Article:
Friday's firing of the Maple Leafs coach might have been nostalgic for him.
Friday’s firing of Maple Leafs coach Ron Wilson marked the second time the organization has let Wilson go. The first time was not accompanied by catcalls or media pressure to leave the team—it was barely acknowledged, if at all. Wilson’s first departure was as a player, following a frustrating season that included injuries, limited playing time, and a personal loss.
As the 1979/80 season approached, Leafs publicity director Stan Obadiac penned a coffee table book spotlighting the year to come. While the book was full of hope, the Leafs were descending into chaos. Following poorly executed dismissals of coach Roger Neilson and general manager Jim Gregory, owner Harold Ballard hired Punch Imlach, who had coached Toronto’s Stanley Cup winners during the 1960s, to run the club. Over the next two seasons, Ballard and Imlach dismantled a promising team, as feuds with stars like Darryl Sittler lowered clubhouse morale and resulted in one of the worst trades in team history (dispatching Lanny McDonald and Joel Quenneville to the Colorado Rockies to spite Sittler). Ten straight seasons of sub-.500 play ensued.
Wilson, like his teammates, had a two-page spread in the coffee table book. Entering his third season with the Leafs, he was praised for his smarts. According to new coach Floyd Smith, quoted in the book, Wilson was “a very intelligent hockey player and he moves the puck exceptionally well for a defenceman and he shoots well. If there is a drawback, it’s his size. He has all the natural skills and ability.” Wilson had good hockey genes—his father, Larry, played in the NHL during the 1950s and briefly coached the Detroit Red Wings, while uncle Johnny was an All-Star player with Detroit, then coached the Pittsburgh Penguins during the late 1970s.
Each player responded to a questionnaire. Among Wilson’s responses:
Sports celebrity pro and con: “Celebrity? I kind of like it all. But there’s a lot of pressure put on you by the public to win. Of course you want to, but people do put a lot of pressure on you, especially in Toronto because it’s such a hockey city. Otherwise, I enjoy the attention because I realize that I’m only going to get it here for a few years. When I was growing up, Dave Keon was my hero, then Bobby Orr. Now I wear 14, which was Keon’s number, so that’s a really big thrill for me.”
Are you superstitious as a hockey player? “Yeah, I am a little superstitious. Before each game and period I always whack the goalie three times on the pads. I’ll eat the same meals if I had a good game before, but I’m not like guys who wear the same clothes. Last year I had a four-leaf clover stuffed in my glove for a while, but I lost it.”
Favourite books, films, TV, music: Mystery novels are Wilson’s favourites. Since he was an economics major in college, and hopes to work on an MBA in the next couple of years, he brushes up on that subject by reading texts. “I go to every movie that comes out, especially on the road. I saw The Deer Hunter twice. I’ll go see anything, as long as it’s entertaining.” Quincy is his favourite television show and Ron watches all sporting events. He listens to Doobie Brothers and Beach Boys records and catches the occasional repertory theatre in Providence, Rhode Island [Wilson attended college there with current Leafs GM Brian Burke and pursued post-graduate work in economics during the off-season] .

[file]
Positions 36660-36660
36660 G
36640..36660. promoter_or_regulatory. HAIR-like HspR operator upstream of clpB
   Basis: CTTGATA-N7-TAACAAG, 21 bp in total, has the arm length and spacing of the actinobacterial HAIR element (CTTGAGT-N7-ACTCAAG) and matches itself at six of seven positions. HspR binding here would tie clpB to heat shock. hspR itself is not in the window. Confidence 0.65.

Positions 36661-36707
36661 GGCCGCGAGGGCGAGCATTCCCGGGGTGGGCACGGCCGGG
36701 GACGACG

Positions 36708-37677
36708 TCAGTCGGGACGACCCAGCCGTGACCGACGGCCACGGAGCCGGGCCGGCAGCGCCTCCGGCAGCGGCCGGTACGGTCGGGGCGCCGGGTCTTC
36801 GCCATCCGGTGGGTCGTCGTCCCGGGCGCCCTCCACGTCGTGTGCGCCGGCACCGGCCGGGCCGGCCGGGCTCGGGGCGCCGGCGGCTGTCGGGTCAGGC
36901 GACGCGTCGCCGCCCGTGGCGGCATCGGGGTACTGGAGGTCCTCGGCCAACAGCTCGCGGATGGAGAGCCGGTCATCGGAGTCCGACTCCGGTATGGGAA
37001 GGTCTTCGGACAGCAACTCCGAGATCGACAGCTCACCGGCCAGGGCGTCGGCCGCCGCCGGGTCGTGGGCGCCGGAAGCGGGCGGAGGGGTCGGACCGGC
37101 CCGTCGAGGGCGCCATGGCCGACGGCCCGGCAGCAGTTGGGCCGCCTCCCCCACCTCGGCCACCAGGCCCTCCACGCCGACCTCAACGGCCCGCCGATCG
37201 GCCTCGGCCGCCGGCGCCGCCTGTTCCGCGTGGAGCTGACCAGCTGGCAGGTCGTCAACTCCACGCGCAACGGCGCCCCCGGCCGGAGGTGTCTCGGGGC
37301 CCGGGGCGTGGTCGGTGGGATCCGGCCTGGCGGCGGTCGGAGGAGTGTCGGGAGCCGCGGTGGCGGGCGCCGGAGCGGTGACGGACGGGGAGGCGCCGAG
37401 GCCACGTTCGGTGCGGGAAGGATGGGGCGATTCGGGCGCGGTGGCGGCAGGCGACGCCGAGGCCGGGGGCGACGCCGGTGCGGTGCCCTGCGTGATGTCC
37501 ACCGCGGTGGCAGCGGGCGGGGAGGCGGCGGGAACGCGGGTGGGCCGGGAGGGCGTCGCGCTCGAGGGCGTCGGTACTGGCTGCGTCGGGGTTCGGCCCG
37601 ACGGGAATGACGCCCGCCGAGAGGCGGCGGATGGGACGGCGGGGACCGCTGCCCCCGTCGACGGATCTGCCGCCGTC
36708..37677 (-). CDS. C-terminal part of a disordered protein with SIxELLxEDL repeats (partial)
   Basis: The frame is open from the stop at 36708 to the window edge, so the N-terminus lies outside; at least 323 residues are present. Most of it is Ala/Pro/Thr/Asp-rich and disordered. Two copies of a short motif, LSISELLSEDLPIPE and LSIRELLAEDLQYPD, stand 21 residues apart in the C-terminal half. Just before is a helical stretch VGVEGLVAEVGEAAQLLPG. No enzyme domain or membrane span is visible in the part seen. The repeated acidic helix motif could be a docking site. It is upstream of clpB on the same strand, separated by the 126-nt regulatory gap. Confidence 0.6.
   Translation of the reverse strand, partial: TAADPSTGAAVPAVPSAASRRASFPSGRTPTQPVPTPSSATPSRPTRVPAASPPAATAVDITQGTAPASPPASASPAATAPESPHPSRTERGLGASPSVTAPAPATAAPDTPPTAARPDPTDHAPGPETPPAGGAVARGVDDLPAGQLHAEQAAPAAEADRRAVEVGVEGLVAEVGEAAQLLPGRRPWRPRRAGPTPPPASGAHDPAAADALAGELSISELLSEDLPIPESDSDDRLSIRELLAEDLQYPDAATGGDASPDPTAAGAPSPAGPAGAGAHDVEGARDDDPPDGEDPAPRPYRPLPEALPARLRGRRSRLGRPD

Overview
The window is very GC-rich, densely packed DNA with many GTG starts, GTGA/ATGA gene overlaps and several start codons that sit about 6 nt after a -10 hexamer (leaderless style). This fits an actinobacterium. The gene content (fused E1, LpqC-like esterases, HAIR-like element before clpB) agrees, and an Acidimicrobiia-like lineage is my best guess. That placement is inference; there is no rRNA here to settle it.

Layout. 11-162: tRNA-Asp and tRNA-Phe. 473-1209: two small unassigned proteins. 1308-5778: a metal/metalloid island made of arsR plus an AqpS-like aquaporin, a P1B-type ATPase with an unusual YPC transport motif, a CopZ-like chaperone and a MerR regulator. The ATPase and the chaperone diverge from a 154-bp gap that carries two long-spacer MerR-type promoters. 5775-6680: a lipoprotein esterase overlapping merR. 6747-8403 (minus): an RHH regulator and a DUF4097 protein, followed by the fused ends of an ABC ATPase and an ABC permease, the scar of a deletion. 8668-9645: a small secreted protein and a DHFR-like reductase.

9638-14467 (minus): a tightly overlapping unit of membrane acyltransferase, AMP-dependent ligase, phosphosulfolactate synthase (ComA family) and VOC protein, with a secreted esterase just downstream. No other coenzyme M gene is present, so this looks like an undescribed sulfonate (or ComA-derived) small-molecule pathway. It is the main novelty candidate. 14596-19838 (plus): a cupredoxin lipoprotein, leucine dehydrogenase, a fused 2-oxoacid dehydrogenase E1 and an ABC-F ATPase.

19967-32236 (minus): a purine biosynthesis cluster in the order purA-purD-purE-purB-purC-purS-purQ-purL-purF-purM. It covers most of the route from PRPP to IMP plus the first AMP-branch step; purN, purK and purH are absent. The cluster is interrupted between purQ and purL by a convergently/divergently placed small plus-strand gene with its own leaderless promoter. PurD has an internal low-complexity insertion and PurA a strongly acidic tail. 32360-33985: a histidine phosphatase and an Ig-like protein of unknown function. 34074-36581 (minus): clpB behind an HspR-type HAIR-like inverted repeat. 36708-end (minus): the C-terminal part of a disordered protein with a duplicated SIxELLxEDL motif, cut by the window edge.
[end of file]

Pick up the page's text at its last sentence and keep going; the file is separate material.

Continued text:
Personal goals for the 1979-80 season and future in hockey: “I’d like to be able to play a regular shift. I wouldn’t set any goal-scoring or point-scoring goals for myself. I just want to play a lot to give myself a chance to score 15 or 20 goals. As far as the team’s concerned, getting up to first place is a goal. I’ll just play until I stop enjoying it. If I don’t play a lot this year or next year I may hang up the game because it’s no fun sitting on the bench. I like the action.”
Wilson received few shifts with the Leafs in 1979/80. Prior to training camp, his father died of a heart attack. A pre-season knee injury sidelined him during the fall, followed by a cracked cheekbone and cracked thumb. He spent most of the year with the Leafs’ farm in Moncton, New Brunswick, where along with the other prospects he grumbled about lack of playing time and moves by Imlach that blocked call-ups to Toronto, like the signing of 41-year-old defenceman Carl Brewer after half-a-decade of retirement. “I think I’m being phased out,” Wilson told the Star in December 1979. “I haven’t even got a line anymore. I want to be traded like everyone else.”
It was an injury to Brewer, along with other limping defencemen, that led to Wilson’s return to the Leafs on March 28, 1980. “I felt like a little kid again when I got the call,” he told the Star. “After a while in the minors, you start to get the feeling you don’t figure in the big team’s plans, that you’ve been forgotten.” Wilson played five regular season games and three playoff games, scoring one goal and four assists. Following the Leafs’ early exit from the playoffs, Wilson was sent back to the New Brunswick Hawks for a championship run that saw the team lose the Calder Cup final.
With little fanfare, Wilson left the Leafs organization and played several years in Switzerland before returning to the NHL with the Minnesota North Stars during the 1984/85 season. Nearly 30 years passed before he returned to the Leafs as their coach. However his second stint with the team would go, it was certain that it wouldn’t end as quietly as the first one.
Additional material from The Toronto Maple Leafs 1979/1980 by Stan Obodiac (Toronto: McClelland and Stewart, 1979), and the December 15, 1979 and March 30 1980, editions of the Toronto Star.